On average, a child needs a foster family every week in our area, Scottish Borders Council (SBC) has revealed.
The figure has been released to mark the start of this year’s national Foster Care Fortnight (May 14-27), run by leading charity the Fostering Network.
It highlights the urgent need for more foster carers across the Borders and comes as the Fostering Network has announced that across the UK, a child comes into care and needs a foster family every 22 minutes.
Lending her support to this important campaign, Tracey Logan, SBC’s chief executive said: “In February this year, the Council’s Executive approved an increase in fees and allowances for our foster carers.
“They also introduced a retainer for up to eight weeks when a carer is without a placement. These measures were important in acknowledging the vital work done by our foster carers to support vulnerable children and young people in the Borders.
“It was also recognised that proactive measures were required to increase the availability of carers. We currently have 47 households in the Borders looking after 95 children and young people who either cannot live at home or who need additional support, with an additional 30 children looked after by foster carers with partner agencies. But we also have an urgent need for many more carers to look after children and young people of all ages, especially adolescents.”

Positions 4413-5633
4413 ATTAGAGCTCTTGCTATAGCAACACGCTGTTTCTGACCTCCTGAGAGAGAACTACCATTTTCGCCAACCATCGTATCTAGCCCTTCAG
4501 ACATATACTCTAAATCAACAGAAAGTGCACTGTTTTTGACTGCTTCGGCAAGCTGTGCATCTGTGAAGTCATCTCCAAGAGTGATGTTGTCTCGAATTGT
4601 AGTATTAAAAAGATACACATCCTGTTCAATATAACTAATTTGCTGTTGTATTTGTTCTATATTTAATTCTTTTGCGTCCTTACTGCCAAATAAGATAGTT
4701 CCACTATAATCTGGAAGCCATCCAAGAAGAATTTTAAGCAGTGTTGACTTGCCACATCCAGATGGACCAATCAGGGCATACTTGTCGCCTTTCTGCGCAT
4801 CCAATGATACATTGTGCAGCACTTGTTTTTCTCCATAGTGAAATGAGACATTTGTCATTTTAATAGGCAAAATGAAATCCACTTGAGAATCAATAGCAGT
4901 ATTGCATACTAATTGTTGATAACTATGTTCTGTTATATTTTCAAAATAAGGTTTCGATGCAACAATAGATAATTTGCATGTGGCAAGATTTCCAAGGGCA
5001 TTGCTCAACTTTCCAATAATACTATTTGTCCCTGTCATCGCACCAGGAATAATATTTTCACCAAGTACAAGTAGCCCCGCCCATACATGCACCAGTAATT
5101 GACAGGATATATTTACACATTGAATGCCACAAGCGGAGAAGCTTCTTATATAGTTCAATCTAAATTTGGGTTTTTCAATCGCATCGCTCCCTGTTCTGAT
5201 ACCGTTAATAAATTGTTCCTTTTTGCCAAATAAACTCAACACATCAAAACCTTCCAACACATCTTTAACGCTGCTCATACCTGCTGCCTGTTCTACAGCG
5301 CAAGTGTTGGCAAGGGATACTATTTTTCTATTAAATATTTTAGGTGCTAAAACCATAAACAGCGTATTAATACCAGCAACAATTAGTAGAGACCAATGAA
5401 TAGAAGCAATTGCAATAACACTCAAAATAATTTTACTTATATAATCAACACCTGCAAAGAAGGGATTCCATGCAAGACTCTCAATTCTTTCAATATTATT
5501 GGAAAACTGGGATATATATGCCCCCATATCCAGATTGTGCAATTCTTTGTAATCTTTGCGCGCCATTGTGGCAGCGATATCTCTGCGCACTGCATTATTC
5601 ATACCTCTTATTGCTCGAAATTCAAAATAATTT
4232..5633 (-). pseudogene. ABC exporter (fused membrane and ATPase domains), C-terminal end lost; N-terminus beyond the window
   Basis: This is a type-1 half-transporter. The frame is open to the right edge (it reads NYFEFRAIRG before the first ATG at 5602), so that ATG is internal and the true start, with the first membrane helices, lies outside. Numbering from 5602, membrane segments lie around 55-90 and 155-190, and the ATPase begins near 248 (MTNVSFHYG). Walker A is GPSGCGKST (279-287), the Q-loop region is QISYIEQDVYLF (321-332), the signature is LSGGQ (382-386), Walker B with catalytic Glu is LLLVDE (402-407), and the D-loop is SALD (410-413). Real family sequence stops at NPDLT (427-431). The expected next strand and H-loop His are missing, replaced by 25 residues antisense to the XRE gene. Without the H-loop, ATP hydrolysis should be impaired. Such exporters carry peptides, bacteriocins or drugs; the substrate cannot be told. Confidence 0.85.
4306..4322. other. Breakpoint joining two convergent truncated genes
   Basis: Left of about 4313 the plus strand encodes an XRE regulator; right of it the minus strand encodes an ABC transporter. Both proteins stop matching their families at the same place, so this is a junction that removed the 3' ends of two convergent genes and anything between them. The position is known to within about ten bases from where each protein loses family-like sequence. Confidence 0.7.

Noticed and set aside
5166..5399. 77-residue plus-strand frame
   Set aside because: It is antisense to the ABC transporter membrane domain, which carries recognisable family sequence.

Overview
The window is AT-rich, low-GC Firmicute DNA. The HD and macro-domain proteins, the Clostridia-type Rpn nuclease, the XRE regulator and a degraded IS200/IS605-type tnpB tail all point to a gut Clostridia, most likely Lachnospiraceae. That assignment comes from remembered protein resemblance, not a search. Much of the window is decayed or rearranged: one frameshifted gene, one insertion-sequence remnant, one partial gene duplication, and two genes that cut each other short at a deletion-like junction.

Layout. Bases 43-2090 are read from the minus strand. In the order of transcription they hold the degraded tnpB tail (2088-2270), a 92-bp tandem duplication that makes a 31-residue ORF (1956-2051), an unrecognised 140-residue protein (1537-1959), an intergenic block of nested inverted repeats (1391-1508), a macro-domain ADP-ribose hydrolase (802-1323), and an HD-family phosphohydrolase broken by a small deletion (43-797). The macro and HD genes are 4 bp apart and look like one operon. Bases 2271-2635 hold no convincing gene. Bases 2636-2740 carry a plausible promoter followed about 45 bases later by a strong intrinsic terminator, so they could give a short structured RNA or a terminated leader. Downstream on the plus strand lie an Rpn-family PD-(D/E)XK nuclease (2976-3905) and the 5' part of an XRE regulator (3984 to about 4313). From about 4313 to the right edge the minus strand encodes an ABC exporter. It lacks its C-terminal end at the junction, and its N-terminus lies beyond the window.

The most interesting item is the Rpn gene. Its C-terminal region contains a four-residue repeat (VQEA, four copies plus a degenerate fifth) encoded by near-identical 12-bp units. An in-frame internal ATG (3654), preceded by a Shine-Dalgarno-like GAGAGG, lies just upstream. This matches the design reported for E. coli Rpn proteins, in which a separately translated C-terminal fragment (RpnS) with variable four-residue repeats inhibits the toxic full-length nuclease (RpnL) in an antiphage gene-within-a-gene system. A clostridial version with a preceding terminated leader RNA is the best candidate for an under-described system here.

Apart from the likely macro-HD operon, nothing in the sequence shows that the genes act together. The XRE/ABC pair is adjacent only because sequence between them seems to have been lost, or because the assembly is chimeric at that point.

Support for the campaign has also been given by Scotland and Edinburgh rugby stand off, Greig Laidlaw. Speaking at the launch, he said: “I am proud to support this campaign by Scottish Borders Council as part of Foster Care Fortnight to encourage more people to consider fostering.
“Growing up in the Borders I was grateful for the opportunities and encouragement I received. Without the support of family and friends I am sure I would not have been able to achieve what I have, and to play rugby at the highest level.
“There are many people in the Borders who give of their time and energy to encourage young people to develop their full potential.
“This is true in the rugby community, but also in other sports, youth organisations and clubs. Foster carers help young people in their own homes and by accepting them as part of their families.”
Elaine Torrance, SBC’s acting director of social work services added: “During the course of 2011, a total of 55 children and young people from Scottish Borders were placed in foster care, which equates on average to at least one child per week.
“We have a duty to ensure that we have sufficient foster carers to meet the need and for that to happen, we rely on people coming forward to be considered.
Anyone who thinks they could be a carer is encouraged to contact the family placement team on 01896 662799 or visit www.scotborders.gov.uk/fostering to find out more.
You can also attend one of two foster care information sessions planned for Monday, May 21, at 10am in the Buccleuch Arms, St Boswells or Tuesday, May 22, at 6 at Café U @ Under the Sun in Kelso.
Please contact the team for more information or just turn up on the day.